I am an avid Sandra Brown fan. I own and have read all her books; even the hard to find books first published in the 80's at various used bookstores around Arizona. All I can say is that this is unlike any book she has ever written and I love it. It's a heartwarming, bittersweet story that will make you believe in the wonders of love for the opposite sex and for a child.
So different from the typical Sandra Brown novel. This one reminded me of Dorothy Garlock's series of 1940's novels. I didn't want this one to end. Beautiful heartwarming story.
In 1934 in Gilead, Texas, after her husband deserted Ella Barron and their son Solly, she supports them by running a boardinghouse. Her ten year old child has issues that make him different and requires much attention from Ella. Although she is tired from all she must do to keep the place running and her son safe Ella believes it is worth it for her Solly. Ella agrees to take in a new boarder David Rainwater based on a recommendation from a friend she trusts. The quiet newcomer surprises her as he is more than just kind to Solly; he spends quality time with her son. Ella reluctantly becomes attracted to him and he is falling in love with his landlady and her child. However, when racial hatred led by affluent Conrad Ellis leads to violence aimed at Ella and Solly, David risks his life to protect those facing brutality. This is a deep Great Depression Era Texas thriller as poverty ignores race, ethnic background and gender, but people don't. Racism turns brutally ugly as Ellis and his followers are the law. Ella is a courageous individual while Solly steals hearts as the townsfolk see him as either pitiful or demonized, making him a perfect helpless target of Ellis. David will surprise readers as Solly gives him the inspiration to risk his life. Sandra Brown is at her best with this heart-wrenching one sitting Americana. Harriet Klausner
I really love reading Sandra Brown. I have enjoyed every book I have read from her. So I picked this one up thinking I couldnt go wrong. I was right! I loved this book. I was so different from her other books and I enjoyed it very much. It was a quick read and I truly enjoyed the story.
I loved Rainwater. I hated for the story to be over. It made me cry.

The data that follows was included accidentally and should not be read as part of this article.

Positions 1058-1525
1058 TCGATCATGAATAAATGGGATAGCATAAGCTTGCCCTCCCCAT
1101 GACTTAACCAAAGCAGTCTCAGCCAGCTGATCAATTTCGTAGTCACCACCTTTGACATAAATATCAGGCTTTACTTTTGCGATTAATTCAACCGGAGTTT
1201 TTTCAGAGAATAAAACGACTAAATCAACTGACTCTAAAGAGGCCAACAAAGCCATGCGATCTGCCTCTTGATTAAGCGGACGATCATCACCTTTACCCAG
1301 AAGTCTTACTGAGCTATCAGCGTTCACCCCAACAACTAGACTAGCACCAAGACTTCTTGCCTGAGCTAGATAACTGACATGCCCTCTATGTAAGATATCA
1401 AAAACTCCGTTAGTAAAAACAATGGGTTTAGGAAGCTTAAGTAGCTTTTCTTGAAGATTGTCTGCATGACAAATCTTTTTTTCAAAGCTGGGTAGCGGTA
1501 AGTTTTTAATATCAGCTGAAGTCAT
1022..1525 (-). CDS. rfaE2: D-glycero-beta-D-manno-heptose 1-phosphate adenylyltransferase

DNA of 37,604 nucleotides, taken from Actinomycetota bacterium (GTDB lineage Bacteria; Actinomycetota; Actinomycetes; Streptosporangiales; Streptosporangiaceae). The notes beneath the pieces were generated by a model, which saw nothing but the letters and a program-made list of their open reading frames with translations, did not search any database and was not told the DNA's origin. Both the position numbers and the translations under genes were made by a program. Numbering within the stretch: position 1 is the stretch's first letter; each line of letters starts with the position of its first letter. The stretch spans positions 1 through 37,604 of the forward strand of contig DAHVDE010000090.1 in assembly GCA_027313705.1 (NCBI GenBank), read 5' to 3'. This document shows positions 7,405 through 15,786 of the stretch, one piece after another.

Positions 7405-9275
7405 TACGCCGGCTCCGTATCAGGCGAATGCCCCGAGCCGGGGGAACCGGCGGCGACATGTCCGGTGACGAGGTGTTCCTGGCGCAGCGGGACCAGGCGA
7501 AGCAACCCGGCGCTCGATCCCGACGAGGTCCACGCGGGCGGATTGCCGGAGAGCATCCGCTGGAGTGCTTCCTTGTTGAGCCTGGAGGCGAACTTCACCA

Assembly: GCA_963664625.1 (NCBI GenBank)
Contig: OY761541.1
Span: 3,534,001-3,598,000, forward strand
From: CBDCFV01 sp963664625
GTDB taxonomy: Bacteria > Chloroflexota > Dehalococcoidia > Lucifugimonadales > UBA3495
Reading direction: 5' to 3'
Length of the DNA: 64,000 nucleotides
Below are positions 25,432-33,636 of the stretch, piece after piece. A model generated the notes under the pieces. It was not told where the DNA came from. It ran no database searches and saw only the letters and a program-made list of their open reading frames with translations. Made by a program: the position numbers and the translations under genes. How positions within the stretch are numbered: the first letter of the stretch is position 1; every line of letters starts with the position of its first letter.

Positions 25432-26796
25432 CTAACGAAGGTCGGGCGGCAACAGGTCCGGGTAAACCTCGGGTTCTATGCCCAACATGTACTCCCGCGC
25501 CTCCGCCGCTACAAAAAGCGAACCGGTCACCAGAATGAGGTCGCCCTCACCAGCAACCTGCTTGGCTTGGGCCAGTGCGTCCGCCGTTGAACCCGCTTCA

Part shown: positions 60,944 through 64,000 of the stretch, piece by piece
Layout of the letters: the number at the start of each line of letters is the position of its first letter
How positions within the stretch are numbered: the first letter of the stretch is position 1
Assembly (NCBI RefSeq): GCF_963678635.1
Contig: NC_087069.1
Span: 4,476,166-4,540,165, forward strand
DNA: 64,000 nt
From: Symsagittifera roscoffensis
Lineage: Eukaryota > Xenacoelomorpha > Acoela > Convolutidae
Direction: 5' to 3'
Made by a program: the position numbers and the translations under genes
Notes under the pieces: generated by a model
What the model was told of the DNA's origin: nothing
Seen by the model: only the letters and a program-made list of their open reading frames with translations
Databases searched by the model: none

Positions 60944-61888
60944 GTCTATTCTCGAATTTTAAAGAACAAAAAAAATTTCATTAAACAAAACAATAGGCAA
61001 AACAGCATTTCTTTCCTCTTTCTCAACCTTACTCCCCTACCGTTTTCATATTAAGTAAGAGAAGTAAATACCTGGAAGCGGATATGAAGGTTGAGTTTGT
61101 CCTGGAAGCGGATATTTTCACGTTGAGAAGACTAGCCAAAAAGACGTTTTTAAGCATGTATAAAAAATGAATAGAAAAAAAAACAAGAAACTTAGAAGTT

I read this in two days; could not put it down. It's the first I've read of Sandra Brown, but I'll be looking for her other books now. Very touching, sad but not too sad. It's a beautiful story with an amazing twist at the end. I don't like books that depress or upset me, and this book did neither, but it still managed to touch my heart. It's a terrific read; don't miss out on it. It's not a book I'll be forgetting about any time soon.
I could almost feel the dry heat of the drought and the tension in the little town as I read. Through the book I kept hoping that something would get through to Solly. It's written on the lines of "The Notebook" and other Sparks books, also made me think of "Bridges of Madison County." I didn't want the story to end!
For anyone who appreciates "light" historical fiction (not too heavy on the history), this is a wonderful book. It's a total departure for Sandra Brown, and what an amazing success it is! The chacters are beautifully developed, the plot moves along exceptionally well, and the dialogue is appropriate and believeable. I couldn't put it down!
My mother in law suggested this one to me saying it was different from what Sandra Brown usually writes. I loved this book! All I could think about the last hour of work was how I couldn't wait to get home and read more. I read somewhere that Sandra Brown wrote this in between writing two larger novels. I hope she writes something similar to it in the future.
Different from her usual topics, but very entertaing. A quick read not to put down until finished.
This is a "feel good" story with a bittersweet ending. A great read, a totally different romance story, but just as heart-warming.
This story is a prize, and such a surprise. While it is not your typical romance story, there is great love from many for a special needs child. The story is wonderful and tender, and takes us back to days gone by. I highly recommend it.
I fell in love with Mr. Rainwater! Good book! I enjoyed it.. but it seemed too short. I wanted at least 100 more pages!
I loved this book and since I'm usually not a romance fan, I don't know what that says. The time period was fascinating (and brutal) and her Sandra Brown's characters felt immediately real to me. I missed everyone when I was finished. I'm mailing it to my grandma tomorrow!
I read the e-book version. I may have missed something. The discussion questions in the back mentioned an epilogue that my version did not have and desperately needed. It would have tied everything together. The book starts at when Solly is a grown man talking to two people in his antique store and ends abruptly as a child. Definitely something VERY important was missing. Not normally a fan of romance, this one was a cut above, but definitely lacked closure without the epilogue to tie things together. I doubt any editor would have allowed Sandra Brown to leave the ending like that.